Matt said: “The course takes a very in depth look at different training methods, physiology and nutrition, meaning those on the course are going to be able to take a lot of knowledge back to stations.
“This will benefit the watches greatly as while the fitness team is always here to help anyone who would like any advice or support with their fitness, some people may feel more comfortable asking a watch member for guidance.
“Having been on the course myself, I know that everybody on it will be able to offer really valuable fitness advice. They will also be a link between stations and the fitness team, meaning they can feed back to the fitness team anything they need to and they can be our first port of call for anything fitness related at the station.”
In January 2019, we introduced an apprenticeship programme as part of our wholetime firefighter training course.
Firefighter Kieran Godfree was part of the first squad to start the Level 3 Operational Firefighting Apprenticeship and completed the 18-month programme in 2021.
Kieran, who came from a background of A&E nursing, said he is pleased he overcame challenges as the new apprenticeship was being established.
He said: “Initially the programme was very bumpy and challenging with regards to planning and resources. The coronavirus pandemic brought its own barriers too, so as an apprentice it was somewhat isolating and sometimes stressful.
“I observed courage and professionalism within my squad to overcome such difficulties. My squad and our Service cooperated in open and honest discussions to help resolve and alleviate problems.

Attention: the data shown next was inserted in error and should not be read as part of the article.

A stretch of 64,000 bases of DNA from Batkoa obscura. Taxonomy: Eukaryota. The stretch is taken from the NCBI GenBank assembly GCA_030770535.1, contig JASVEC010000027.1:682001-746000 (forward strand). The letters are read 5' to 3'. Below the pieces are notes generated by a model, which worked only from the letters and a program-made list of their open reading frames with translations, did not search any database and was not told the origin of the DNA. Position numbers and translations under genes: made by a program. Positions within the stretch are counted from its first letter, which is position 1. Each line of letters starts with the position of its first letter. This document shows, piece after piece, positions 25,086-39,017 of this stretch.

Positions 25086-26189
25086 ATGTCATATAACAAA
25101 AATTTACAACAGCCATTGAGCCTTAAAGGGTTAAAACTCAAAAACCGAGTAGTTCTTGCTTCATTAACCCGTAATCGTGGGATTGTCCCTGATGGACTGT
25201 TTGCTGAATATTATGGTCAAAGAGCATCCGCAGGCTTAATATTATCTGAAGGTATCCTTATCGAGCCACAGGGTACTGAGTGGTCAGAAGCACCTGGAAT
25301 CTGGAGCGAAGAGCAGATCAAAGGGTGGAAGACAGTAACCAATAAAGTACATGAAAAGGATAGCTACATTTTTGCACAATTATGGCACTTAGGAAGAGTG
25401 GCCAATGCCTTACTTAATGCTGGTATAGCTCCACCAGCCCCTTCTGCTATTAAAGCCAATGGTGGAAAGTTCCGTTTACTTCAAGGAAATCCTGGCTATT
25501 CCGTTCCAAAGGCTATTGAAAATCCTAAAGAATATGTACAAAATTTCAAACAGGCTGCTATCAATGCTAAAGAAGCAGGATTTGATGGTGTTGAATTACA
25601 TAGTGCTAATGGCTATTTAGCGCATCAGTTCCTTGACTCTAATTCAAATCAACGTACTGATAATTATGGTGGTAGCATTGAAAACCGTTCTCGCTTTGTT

“This prompted the start of the Apprenticeship Trailblazer Team that helped with communication and my learning and development.”
Kieran recently completed his End Point Assessment – the final test for apprentices.
He said the apprenticeship has given him a greater understanding of the duties of a modern firefighter and how research and Government legislation leads to improvements, as well as increasing his confidence in his own knowledge and skills.
He urged anyone on an apprenticeship or thinking of applying for one to take the time to enjoy what they are learning and be resilient if they encounter challenges.
Kieran said: “Apprenticeships aren’t easy but don’t let them be a burden; find the time to enjoy the work-life balance and remember that communication with your manager and apprenticeship team is key.”
Harry Murray joined us in August 2018 on a five-year Heavy Goods Vehicle (HGV) Technical Engineering apprenticeship with our Fleet Services team.
He is part of a team based in Lexden, Colchester, making sure more than 430 vehicles, including fire engines, and 15,000 pieces of equipment are ready and working to keep Essex safe.
Harry is 25, so felt he had signed up as an apprentice relatively late. However, he is delighted to have found a career he really enjoys.
He said: “I had a few different jobs before starting the apprenticeship – including maintenance at a school and lifeguarding – but none of them were careers. It feels really good to build a career in something I enjoy doing.
“It’s different week to week and day to day, which is really good. The variety of the work makes the job even more interesting, it could be anything from working on pumps on fire appliances to working on our rescue boats.